Cutting Through the Fog: Why is it so Hard To Make Sense of Poverty Measures?
Cutting Through the Fog: Why is it so hard to make sense of poverty measures? is about the challenges facing citizens when presented with statistics on poverty. It emphasizes the need to question the implications and assumptions underlying various poverty measures. The authors look at how we measure poverty levels, the working poor, child benefits, unemployment, and Employment Insurance. They provide some basic information about what measures are used and illustrate how different approaches to the data can colour social realities. As Stapleton and Shillington write, “… if we don’t make sense of poverty measures, we will limit our ability as a society to make good decisions about poverty and related issues.”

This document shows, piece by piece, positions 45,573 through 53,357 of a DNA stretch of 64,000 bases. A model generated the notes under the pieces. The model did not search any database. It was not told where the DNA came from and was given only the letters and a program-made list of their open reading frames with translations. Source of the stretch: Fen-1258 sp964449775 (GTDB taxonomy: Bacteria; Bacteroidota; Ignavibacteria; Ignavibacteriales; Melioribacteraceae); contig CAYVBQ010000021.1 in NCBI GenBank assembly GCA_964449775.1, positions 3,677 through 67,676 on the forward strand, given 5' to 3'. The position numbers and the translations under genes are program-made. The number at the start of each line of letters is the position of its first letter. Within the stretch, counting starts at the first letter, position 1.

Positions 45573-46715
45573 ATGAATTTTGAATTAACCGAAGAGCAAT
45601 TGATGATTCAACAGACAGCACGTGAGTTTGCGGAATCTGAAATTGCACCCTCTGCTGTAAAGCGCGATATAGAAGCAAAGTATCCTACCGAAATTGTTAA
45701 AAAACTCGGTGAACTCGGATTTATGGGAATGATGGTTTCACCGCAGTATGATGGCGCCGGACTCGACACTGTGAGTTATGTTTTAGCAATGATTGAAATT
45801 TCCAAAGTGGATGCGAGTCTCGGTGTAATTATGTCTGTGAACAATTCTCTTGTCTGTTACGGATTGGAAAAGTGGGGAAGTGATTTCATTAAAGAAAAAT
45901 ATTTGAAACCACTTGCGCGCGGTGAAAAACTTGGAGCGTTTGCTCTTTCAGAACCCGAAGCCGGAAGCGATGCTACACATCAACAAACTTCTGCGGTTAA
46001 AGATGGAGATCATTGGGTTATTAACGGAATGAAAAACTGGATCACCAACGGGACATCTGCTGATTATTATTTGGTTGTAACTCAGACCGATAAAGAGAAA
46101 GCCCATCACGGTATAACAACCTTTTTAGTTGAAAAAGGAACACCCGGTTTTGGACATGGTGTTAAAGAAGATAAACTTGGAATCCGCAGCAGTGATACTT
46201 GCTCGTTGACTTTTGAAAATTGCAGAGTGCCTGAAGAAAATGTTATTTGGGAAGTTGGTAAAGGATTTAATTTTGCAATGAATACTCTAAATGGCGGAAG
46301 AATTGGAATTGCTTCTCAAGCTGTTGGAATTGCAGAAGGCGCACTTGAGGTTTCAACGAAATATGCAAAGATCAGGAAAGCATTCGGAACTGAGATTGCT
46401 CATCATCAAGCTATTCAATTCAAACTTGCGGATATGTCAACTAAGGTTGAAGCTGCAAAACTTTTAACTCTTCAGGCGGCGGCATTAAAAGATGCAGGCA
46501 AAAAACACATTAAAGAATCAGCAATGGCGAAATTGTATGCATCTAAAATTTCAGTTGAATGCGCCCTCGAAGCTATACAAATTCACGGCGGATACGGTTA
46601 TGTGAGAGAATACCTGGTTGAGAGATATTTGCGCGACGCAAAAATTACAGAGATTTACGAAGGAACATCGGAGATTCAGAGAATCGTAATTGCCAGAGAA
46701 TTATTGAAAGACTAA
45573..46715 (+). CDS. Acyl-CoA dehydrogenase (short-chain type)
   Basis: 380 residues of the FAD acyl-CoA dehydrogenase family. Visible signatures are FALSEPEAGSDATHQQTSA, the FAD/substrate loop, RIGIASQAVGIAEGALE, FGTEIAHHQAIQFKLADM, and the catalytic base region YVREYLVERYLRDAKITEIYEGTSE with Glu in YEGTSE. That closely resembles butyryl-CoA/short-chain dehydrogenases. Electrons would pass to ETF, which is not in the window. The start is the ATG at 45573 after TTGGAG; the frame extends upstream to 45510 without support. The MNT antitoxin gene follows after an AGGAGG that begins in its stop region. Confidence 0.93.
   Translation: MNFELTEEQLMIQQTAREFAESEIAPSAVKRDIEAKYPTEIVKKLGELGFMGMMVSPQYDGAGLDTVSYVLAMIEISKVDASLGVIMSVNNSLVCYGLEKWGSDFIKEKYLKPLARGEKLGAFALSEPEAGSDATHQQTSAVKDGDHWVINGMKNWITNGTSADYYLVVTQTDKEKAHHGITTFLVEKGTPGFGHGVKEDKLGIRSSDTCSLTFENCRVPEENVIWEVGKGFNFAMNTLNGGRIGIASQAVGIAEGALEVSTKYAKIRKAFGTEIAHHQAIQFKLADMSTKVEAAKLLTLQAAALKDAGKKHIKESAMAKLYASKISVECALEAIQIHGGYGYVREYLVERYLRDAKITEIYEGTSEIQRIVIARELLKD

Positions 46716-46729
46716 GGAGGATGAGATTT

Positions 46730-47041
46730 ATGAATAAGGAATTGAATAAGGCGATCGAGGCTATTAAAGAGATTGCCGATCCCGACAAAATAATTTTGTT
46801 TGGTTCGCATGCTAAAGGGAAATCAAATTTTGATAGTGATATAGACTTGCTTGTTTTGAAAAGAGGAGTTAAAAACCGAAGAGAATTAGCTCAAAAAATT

Related Materials & Media Coverage
Below are the working papers by Richard Shillington, Michelle Lasota, and Laura Shantz which provided the basis for this paper.
- Working Paper 1: The Meaning of Poverty
- Working Paper 2: Existing Measures
- Working Paper 3: Data, Language, and Policy
- Working Paper 4: Comparing Poverty Measures
- Working Paper 4: Chart
- Working Paper 5: Measurement of Poverty Within Family Groups
- Working Paper 6: Academia to Application
- Working Paper 7: Treatment of In-Kind Benefits
- Working Paper 8: Shelter and Poverty Measurement
- Working Paper 9: Resources
- Working Paper 10: Connecting Poverty Measurement to Policy